RICHMOND, Va. (CN) - After his client lost half of her misconduct settlement with Baltimore police because she posted about the case on Facebook, a lawyer told the Fourth Circuit on Wednesday that the nondisclosure agreement violated her free-speech rights.
“When police use force that is a public interest, and it’s newsworthy,” said Dan Wolff, a lawyer with the Washington firm Crowell & Moring who represents Ashley Overbey.
Pushing the federal appeals court for a reversal this morning at oral arguments, Wolff argued that Baltimore’s only interest in maintaining the nondisclosure agreement was keeping itself “out of the court of public opinion.”
“If the state or city tried to limit that speech legislatively, it would be struck down,” he said.
But U.S. Circuit Judge Marvin Quattlebaum, a Trump appointee, expressed doubts.
“She agreed to take and get money for [the settlement],” Quattlebaum said. “She has now changed her mind. ... Just like you agree not to talk, why not agree to talk?”
Andre Davis, city solicitor for Baltimore’s Office of Law, called Overbey’s claim “audacious.”
He said the First Amendment is rich and important, but not magic.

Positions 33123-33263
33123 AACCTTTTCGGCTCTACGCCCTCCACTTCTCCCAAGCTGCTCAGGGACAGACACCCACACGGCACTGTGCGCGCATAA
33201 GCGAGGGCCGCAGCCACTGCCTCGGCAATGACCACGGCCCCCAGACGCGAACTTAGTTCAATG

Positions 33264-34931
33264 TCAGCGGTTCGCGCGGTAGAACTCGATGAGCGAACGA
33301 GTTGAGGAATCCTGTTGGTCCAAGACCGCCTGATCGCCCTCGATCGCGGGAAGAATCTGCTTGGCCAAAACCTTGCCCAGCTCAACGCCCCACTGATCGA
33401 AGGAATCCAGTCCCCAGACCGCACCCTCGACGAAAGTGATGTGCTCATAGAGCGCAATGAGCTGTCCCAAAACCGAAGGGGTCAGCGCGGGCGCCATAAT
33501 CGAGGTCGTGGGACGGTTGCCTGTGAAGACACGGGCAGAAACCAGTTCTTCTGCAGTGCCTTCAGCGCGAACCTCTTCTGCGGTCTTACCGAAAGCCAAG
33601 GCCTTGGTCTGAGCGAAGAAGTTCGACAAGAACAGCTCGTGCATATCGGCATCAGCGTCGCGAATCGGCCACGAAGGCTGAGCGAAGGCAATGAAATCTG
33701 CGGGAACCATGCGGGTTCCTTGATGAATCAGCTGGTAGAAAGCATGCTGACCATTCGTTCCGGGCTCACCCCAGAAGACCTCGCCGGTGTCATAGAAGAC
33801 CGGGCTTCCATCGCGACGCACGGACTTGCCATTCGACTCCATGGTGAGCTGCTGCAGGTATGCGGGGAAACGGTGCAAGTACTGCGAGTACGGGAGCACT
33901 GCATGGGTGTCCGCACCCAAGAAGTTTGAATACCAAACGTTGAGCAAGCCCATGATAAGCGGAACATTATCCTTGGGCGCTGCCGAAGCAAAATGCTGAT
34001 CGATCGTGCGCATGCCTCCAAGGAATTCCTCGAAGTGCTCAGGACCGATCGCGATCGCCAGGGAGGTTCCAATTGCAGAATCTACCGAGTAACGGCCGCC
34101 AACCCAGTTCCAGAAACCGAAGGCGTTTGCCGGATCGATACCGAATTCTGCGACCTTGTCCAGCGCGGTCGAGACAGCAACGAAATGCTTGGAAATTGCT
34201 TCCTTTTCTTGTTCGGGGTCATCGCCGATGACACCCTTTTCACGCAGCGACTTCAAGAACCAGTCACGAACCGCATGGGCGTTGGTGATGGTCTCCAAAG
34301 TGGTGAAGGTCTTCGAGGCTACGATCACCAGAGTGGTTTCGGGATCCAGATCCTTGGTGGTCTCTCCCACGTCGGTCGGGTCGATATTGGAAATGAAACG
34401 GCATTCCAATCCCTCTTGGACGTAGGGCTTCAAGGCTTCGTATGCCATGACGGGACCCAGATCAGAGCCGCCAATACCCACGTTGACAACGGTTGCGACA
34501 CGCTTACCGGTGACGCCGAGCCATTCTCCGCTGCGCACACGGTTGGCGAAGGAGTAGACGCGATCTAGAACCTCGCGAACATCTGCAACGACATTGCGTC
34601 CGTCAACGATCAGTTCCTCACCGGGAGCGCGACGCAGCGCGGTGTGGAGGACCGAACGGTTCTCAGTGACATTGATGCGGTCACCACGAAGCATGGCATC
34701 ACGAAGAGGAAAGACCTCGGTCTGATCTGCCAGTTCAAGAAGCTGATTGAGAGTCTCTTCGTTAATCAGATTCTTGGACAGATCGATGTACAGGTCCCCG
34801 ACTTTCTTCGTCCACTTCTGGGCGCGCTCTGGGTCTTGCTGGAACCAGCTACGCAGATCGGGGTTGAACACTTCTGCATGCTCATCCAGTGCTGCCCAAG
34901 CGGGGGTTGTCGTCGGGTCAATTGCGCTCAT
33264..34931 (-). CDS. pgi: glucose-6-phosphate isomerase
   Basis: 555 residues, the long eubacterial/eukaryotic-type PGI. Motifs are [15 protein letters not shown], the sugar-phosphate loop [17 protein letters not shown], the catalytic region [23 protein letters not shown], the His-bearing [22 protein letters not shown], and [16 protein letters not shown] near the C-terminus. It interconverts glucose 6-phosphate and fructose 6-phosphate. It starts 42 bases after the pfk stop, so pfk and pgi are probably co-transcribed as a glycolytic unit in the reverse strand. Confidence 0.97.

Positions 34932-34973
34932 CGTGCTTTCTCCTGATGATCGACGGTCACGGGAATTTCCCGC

“Just as a party has a right to speak, it also has the right to remain silent and assign value to that silence,” he said.
Davis also expressed shock at the idea of federal courts getting involved in an “arm’s length agreement” between two parties.
Offering hypotheticals as to the need for the NDAs in settlements, Davis noted that the lack of a trial makes it impossibel to confirm what did or did not happen.
“The officers might have violated someone’s civil rights, maybe they didn't,” he said.
A settlement deprives the possibility of factual closure, but he said both parties agree to the circumstances, “agree to find another way to resolve the matter,” to avoid costly and lengthy trials
Davis also pushed back on the idea that NDAs are used to obscure problematic litigation. Noting that Baltimore City Police have been working for years with the U.S. Department of Justice to address its history of civil rights violations, Davis noted that the agency offered to pull out and let the department manage themselves in 2016, but the city instead asked them to stay.
Overbey’s case has several other stakeholders. A local news website called Baltimore Brew that joined the original complaint contends that NDAs keep reporters from being able to fully cover police-brutality issues.
The Brew says that about 95 percent of city settlements involved NDAs, but Davis argued that the The Brew lacks standing.
Rebutting that claim, the publication’s founder and editor Fern Shen said in a statement the barrier the NDAs put between her reporters and the truth was more than enough to earn them the right to challenge the law.
“We have standing here as a media organization trying hard, as other outlets do, to present the fullest possible picture of an issue of great importance to the citizens of Baltimore,” she said.
Apart from Quattlebaum, Wednesday’s appellate panel in Richmond included U.S. Circuit Judges Stephanie Thacker and Henry Floyd. None of them signaled when they might rule on the case.
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